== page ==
Updating on what I did. I tried several ways to manage the voltage with the "wiper" type new sending unit the tank supplier sent me by putting a variable resistor in series, but not good: what I could do was set it to show empty when it would be empty, but then when float was moved to full it would only show 1/4 full... I suppose I could have lived with that, but decided to do the work to re-install the old sending unit. For those who've purchased, or are planning to purchase an aftermarket tank, the neck is just a little too small (maybe 1/32 inch) for the old sending unit to go in. Decided to use a dremel tool to widen it slightly. very carefully went round and round, trying to be sure I didn't take too much off anywhere. It worked. HINT: If you are concerned (as I was) that the shavings of steel would drop into tank and be a bummer, I just reversed the hose on my shop vac and put it into the tank fill tube. That meant MUCH air was blowing upward out of the sending unit opening as I was doing the grinding work, I doubt ANYTHING dropped in. OH: And of course, never try anything that could cause a spark unless tank is totally empty, I mean totally empty, no gas, no fumes. Mine had never had any gas in it, so completely safe. Happy camper.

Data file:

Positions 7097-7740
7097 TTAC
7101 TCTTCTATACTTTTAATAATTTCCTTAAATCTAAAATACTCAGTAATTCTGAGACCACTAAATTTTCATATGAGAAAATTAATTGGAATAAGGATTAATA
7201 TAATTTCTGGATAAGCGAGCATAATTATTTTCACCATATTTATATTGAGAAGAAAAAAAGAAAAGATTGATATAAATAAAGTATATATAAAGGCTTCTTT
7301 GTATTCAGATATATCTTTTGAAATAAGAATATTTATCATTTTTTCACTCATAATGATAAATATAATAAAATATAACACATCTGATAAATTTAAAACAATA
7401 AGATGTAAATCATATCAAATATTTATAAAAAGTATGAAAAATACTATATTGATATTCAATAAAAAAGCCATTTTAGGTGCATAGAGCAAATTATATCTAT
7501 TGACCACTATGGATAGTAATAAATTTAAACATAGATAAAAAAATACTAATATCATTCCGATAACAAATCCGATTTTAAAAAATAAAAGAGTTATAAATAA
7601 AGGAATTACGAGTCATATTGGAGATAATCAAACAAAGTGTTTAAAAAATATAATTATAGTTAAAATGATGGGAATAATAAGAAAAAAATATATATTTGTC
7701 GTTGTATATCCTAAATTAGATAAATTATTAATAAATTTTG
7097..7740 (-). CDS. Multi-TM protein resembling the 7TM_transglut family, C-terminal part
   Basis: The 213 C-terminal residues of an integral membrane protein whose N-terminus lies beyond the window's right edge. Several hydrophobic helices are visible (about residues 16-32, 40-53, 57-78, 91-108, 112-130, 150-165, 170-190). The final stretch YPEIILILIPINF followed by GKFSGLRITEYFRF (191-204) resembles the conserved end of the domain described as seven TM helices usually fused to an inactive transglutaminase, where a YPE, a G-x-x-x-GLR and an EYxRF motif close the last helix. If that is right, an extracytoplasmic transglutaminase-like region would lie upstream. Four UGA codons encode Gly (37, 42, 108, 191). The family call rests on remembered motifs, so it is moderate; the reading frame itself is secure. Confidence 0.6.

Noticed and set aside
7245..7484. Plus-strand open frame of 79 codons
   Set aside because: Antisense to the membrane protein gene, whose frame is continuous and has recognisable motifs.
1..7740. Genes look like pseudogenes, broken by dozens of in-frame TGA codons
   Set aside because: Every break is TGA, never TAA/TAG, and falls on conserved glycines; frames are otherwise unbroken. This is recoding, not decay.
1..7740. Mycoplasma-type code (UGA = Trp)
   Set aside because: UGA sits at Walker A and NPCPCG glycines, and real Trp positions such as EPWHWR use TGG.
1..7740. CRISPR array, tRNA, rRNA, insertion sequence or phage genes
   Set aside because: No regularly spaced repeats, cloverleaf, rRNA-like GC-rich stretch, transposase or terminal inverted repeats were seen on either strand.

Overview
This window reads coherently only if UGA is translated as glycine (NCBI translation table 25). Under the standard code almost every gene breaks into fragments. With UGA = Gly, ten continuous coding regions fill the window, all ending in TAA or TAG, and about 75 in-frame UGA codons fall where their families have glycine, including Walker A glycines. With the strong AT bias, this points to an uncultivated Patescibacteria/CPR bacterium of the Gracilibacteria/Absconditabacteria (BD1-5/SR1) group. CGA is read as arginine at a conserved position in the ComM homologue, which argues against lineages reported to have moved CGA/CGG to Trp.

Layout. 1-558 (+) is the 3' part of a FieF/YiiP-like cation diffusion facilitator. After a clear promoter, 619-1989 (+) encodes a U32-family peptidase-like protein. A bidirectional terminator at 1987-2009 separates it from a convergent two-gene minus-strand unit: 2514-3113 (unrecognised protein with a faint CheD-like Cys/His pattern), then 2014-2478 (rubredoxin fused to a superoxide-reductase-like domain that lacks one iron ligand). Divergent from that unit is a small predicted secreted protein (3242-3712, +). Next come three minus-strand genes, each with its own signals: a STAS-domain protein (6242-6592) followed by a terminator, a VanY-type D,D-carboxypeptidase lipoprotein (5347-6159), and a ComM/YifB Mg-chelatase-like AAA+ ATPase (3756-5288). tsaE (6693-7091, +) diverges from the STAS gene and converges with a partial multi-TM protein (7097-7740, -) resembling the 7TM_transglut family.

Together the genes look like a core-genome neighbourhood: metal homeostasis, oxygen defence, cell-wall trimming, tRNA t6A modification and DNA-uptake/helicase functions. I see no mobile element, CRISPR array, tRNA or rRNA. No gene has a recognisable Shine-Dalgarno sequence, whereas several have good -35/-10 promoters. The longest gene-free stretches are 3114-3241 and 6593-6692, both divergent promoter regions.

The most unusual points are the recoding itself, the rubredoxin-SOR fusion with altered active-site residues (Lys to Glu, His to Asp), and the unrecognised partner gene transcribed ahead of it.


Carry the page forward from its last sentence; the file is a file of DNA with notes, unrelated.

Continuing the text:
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Racer65

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Over the years I've had a couple of people tell me a brand new 83320-35020 OEM sender (for '66 to '72 FJ40) I sold them is defective because it doesn't have resistance between 3 ohms and 110 ohms. I've seen this range cited a few times on IH8MUD; however, I've never seen such spec published in the FSM.

What I can confirm is that if I measure any new OEM 83320-35020 sender I have in stock, the resistance will range from 0 to around 22 ohms as I move the sender's float from one end to the other. All units measure the same.
 
Downey

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Toyota (TMS) originally gave me the math on the 3-110 and 17-120 ohms values, but the pre 9-72 also works on a 7 volt drop, I believe the 7 volt drop is at the dash though, not at the sender ???